Experiences with Postmodernism in Art School

They say we are in a postmodern world.  What exactly does that mean?

Here is a story to illustrate my experience with postmodernity.

I spent the better part of 13 years prior to college studying art: learning how to paint, draw, photograph, create printmaking prints, and sculpt. With each class, I mastered the technique, carefully taught by instructors. I spent my time in photography learning about the Elements of Design such as line, color, contrast, texture, depth, value. I learned how many photographs utilize one or two of these principles and well-crafted art will profoundly hit on a principle or two.  The Elements are additionally valuable because they are a language to describe visual conventions that allow the viewer to step into a work of art and be transported to another place and time.

Diligently, I applied these Elements with each new medium. They were my guiding light. I also learned the technical rules of each medium; how to apply oil paint, adding darks first, then lights. My training told me: Master the medium — and then — consider the Elements of Design. Through these K-12 years, the Elements and Techniques were like twins, accompanying me as I took each new class.

Eventually, I attended UCLA School of Art in the Fine Arts program. In my first year, I was to take all of my foundational classes: drawing, painting, sculpture. I was excited; I was ready for more! More Elements, deeper technique. But…one after the other, my teachers said – “Sure, just do whatever you want. Just make art. Just do it. Just create art.” They offered no guidance about how I should do it. In my teachers view, it was not important for me to get any more theory under my belt. It was more important that I just went for it. No more theory.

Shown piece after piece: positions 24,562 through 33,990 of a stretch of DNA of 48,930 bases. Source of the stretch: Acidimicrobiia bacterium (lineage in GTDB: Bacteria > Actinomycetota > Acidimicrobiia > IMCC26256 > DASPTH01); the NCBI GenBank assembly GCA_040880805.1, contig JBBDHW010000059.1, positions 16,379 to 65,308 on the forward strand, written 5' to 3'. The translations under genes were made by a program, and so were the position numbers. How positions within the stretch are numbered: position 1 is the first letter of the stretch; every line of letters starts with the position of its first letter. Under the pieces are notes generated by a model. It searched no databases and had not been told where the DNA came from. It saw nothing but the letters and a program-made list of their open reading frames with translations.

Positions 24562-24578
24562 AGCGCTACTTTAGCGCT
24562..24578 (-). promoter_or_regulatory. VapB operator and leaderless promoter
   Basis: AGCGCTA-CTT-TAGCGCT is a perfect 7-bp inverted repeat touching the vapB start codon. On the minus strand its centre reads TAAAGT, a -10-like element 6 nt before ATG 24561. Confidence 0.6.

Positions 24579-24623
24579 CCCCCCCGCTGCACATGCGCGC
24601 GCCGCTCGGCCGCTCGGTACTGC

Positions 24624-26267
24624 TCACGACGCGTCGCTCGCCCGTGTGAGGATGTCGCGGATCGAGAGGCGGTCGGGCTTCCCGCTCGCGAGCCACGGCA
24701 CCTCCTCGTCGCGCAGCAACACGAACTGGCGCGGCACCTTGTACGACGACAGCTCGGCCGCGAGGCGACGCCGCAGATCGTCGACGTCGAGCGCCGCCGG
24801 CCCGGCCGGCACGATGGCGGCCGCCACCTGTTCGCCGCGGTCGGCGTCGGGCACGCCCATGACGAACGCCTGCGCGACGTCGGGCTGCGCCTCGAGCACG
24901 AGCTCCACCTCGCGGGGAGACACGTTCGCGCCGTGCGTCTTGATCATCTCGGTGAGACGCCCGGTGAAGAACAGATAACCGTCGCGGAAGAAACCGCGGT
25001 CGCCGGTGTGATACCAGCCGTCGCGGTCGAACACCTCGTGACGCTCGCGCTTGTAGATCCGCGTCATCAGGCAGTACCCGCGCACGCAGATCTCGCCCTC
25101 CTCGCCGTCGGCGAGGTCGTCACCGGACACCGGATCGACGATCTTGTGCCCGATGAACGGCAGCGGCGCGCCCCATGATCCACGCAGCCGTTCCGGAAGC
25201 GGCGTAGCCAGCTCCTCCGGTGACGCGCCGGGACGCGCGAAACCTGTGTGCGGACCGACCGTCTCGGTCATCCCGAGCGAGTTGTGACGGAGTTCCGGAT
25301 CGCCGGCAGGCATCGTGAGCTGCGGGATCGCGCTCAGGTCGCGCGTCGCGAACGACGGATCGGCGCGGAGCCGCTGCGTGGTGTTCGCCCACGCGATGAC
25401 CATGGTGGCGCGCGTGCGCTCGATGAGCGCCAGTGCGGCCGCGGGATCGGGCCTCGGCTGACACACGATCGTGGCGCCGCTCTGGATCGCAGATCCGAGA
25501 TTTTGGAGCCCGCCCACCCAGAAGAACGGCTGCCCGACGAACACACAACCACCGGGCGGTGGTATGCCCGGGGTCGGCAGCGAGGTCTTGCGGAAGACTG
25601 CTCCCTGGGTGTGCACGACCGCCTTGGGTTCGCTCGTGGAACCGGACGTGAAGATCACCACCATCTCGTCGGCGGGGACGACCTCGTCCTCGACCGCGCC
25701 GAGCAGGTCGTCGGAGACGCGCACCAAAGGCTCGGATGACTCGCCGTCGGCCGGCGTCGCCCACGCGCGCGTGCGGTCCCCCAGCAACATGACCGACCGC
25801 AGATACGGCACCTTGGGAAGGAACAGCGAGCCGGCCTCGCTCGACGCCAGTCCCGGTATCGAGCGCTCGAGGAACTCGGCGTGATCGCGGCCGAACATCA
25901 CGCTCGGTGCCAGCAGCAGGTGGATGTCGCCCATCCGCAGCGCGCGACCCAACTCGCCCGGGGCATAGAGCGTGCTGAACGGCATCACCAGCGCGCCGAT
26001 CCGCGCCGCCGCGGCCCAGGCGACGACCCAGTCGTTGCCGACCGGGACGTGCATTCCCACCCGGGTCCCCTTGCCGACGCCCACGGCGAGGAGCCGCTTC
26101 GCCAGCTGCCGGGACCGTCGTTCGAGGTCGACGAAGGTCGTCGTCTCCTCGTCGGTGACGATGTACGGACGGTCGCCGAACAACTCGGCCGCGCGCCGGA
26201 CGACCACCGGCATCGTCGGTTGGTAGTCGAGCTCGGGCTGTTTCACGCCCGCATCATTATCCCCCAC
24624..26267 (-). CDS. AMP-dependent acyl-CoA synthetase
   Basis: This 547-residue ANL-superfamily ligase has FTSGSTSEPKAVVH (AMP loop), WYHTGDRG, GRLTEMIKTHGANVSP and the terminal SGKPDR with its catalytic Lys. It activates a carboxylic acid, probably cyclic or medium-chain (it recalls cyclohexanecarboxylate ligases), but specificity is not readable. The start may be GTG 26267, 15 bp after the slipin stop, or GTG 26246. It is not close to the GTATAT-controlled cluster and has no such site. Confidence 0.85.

That year, I played along with my program. I managed to get through all of my foundational classes. Interestingly, it was my sculpture class that broke me. Two projects that I remember doing were very different for me than my previous approach to art. In the first one, I wrapped the steps of the Dixon Art Building with architectural blue prints. I spent the night before taping them down, one by one. Masking tape piece by masking tape piece. I set up an artificial tree in front of a pile that included an old suitcase and some other rusted items. What was this art piece about? At the time I said it was something about plans and remembering the holidays.

At the tail end of my freshman year, for my last sculpture project, I created a large papier mache birthday cake. It was 6 feet tall and 5 feet wide. Layer by layer, I used old bike boxes and tons of newspaper to create this large festive piece. When I finished construction, I painted it pink.  With my dad’s assistance and truck, I delivered this cake to the Murphy Sculpture Garden at UCLA.  I placed tons of small candles on the cake and proceeded to light them for my art critique. In the bushes, my CD player was playing the tune “A Very Unhappy Birthday” from Disney’s Alice in Wonderland. And what was this piece of art about? I said at the time — to my classmates — it was something about that feeling of being a kid, and the wonder of parties, and things larger than life.

My critique ended; I took the cake home. The summer after I asked myself some tough questions. What the heck was I doing? What art was I making? Why was I continuing to make pieces that I did not really care about. Academically, I was doing fine. My teachers thought I was progressing. However, I was digressing from myself. I was putting out creations without considering the Elements of Design or the rules of the medium.  I know for many, this postmodern approach is okay.  For my process, I felt pretty lost after having worked within bounds for 13 years–to suddenly be given no guidance.  The school’s postmodern, leave the standards and the rules of of the medium behind approach was not working for me. I was getting more fractured. And more broken-up. More postmodern.

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